If only your body were a little more honest, figuring out what's wrong when you don't feel right would be so much easier. But often a symptom -- maybe it's a sore back, cracked lips, tingling in your legs -- has an odd or unexpected explanation.
It's time to "fall back" again. At 2 a.m. Sunday, you'll have to turn your clock back one hour, because it's the end of daylight saving time.
Whether they blame it on the kids, stress, or the lure of the Internet, most Americans feel like they're not getting enough sleep.
Instead of feeling crisp and refreshed, Jesse Wu wakes up sluggish after 12 hours of sleep.
A few weeks ago, 22-year-old Tatiana Gulenkina felt bad. Tired with a headache and high fever, Gulenkina knew she was coming down with something. Yet she wasn't sure with what.
Most of us have experienced those maddening midnight moments when, no matter how tired we are, we either can't fall asleep, can't stay asleep or our sleep is of such poor quality it feels as if we were awake. For anyone who has tossed and turned at night, here's some expert advice for solving nine sleep problems.
Sneezing and wheezing may stamp out those flames of desire. A new study reveals that allergies could be getting in the way of amorous activities.
When Genevieve and Brian Skory were new to parenting, they allowed their two young kids to read or watch TV until they fell asleep.
Insomnia, the inability to fall or stay asleep, can make the days feel fuzzy and the nights never-ending.
Richard Rose used to challenge his wife, Joyce, if he thought she was misstating something, but these days he lets it go.
People in their 60s and 70s who have high blood pressure may want to make sure they get enough sleep. A new study suggests that if they log fewer than 7.5 hours under the covers every night, they're at greater risk of heart attack, stroke, and sudden cardiac death than their peers who get more shut-eye.
If you have a hard time crawling out of bed in the morning, it could be that your body is biologically programmed to start the day later.
It's been nine years since Kim and Curtis Christiansen were married. Since then they've had their ups and downs, but they've remained close. But when Curtis began snoring about three years ago, Kim began sleeping on the couch.
Listen up, insomniacs! Tossing and turning into the wee hours may be more harmful than you think.
Yes, Americans are stressed over the economy.
Are you getting enough sleep? If not, it could be hurting your health.
Any parent with a teenager is familiar with how difficult it may be for them to get enough sleep. But some parents are finding help in a little pill: melatonin, a dietary supplement that helps regulate the body's sleep cycle. But should they?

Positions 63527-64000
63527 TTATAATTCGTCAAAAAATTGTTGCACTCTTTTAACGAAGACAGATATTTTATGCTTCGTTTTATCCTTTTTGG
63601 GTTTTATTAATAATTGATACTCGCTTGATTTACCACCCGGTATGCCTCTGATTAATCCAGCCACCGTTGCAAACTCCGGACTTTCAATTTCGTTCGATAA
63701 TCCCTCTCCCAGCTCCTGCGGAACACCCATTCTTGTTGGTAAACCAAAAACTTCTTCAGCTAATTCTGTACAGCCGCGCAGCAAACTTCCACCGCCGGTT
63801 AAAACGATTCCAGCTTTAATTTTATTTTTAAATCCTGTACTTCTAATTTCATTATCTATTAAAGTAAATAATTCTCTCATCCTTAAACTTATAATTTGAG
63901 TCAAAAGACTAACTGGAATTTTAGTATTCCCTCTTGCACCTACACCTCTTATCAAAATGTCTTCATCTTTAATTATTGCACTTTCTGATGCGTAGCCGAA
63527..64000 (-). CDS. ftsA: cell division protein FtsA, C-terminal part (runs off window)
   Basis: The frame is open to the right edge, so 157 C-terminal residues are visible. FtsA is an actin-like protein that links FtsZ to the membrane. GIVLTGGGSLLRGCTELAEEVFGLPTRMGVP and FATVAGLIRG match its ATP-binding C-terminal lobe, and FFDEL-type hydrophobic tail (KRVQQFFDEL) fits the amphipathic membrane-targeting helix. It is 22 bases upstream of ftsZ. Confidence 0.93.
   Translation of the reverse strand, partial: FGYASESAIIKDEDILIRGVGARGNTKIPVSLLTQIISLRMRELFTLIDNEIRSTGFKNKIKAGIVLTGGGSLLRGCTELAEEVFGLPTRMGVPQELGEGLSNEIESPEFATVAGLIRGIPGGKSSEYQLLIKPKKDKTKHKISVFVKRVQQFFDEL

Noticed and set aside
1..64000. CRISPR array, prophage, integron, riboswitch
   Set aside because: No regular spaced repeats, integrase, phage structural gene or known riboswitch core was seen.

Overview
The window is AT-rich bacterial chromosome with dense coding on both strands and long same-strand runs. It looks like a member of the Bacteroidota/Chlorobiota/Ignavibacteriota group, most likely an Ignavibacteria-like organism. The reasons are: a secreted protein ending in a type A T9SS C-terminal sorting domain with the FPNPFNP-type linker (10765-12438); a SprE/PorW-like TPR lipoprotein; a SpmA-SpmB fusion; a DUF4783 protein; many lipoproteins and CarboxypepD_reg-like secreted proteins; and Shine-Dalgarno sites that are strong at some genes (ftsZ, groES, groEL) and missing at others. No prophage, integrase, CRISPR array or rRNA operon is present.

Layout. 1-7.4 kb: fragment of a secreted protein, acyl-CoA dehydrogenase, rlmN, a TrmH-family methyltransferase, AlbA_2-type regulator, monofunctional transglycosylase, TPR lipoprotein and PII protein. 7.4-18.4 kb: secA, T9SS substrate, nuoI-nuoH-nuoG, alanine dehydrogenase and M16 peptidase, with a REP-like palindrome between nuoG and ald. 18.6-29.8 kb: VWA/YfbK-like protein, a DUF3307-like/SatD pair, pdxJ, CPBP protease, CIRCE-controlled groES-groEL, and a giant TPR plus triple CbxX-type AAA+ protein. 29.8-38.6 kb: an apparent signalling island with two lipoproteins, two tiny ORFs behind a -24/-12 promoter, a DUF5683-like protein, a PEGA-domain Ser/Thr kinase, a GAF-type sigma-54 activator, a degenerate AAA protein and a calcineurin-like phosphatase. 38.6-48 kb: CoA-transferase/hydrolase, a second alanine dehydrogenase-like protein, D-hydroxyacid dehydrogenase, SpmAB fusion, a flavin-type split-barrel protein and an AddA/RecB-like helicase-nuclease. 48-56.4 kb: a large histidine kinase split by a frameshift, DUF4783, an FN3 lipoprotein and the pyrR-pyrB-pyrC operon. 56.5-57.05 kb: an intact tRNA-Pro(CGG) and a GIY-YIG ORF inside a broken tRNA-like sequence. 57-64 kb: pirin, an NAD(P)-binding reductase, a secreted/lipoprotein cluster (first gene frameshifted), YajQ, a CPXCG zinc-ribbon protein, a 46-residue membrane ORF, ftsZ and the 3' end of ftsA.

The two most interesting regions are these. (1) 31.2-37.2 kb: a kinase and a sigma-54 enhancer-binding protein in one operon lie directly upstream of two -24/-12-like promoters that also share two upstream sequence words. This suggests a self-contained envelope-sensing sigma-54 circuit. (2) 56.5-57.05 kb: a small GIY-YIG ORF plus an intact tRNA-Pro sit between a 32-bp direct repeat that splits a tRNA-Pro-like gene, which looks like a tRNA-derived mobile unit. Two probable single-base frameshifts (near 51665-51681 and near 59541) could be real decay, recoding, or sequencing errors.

A May 2008 study in the Journal of Neuroscience finds that losing just one night of sleep makes the brain unstable and prone to sudden shutdowns.
It started around 1 a.m. My son, Liam, was 14 months old, and the noises coming from his room didn't seem completely human: There was a sort of honking bark followed by a whistle-y kind of breathing.
Daily television viewing for two or more hours during early childhood can lead to behavioral problems and poor social skills. The study, which is published in the October 2007 issue of Pediatrics, was conducted by Johns Hopkins researchers on children aged 2 to 5.
Naptime at our house used to be a recurring mystery: When would Lucy go down today? I'd be on the lookout for clues and remain suspicious through dim lights, books, and droopy eyelids.
Regular physical activity may lower a woman's overall risk of cancer, suggests a new government study -- but only if her workouts don't cut into a good night's sleep. Otherwise, lack of shut-eye appears to cancel out much of exercise's protective benefits.
The thought of gaining an extra hour of sleep at the end of daylight-saving time may make you giddy with excitement -- but the time switch could also be a trigger for nighttime sleep and daytime alertness problems. Whether you have an existing sleep condition or you've always gotten regular shut-eye, there's a chance you could be hurting once the clock falls back on Sunday.
Chances are, someone you know takes a sleeping pill. One in four Americans takes a sleep aid every year, according to the National Sleep Foundation, and the numbers are even higher for women -- one in three uses some sort of sleep medication a few times a week.
When Melissa and Rudy Haberzettl's son Jacob was born in November 2006, he was perfect in every way -- full-term, healthy weight, and a champion eater. Like many new moms, Melissa was determined to follow doctor's orders: She breastfed Jake exclusively, put him to sleep on his back, never exposed him to cigarette smoke, and kept soft toys and bedding out of his crib. And Jake thrived. "He was such a happy baby, always looking around and cooing," remembers the Colorado Springs, Colorado, mom.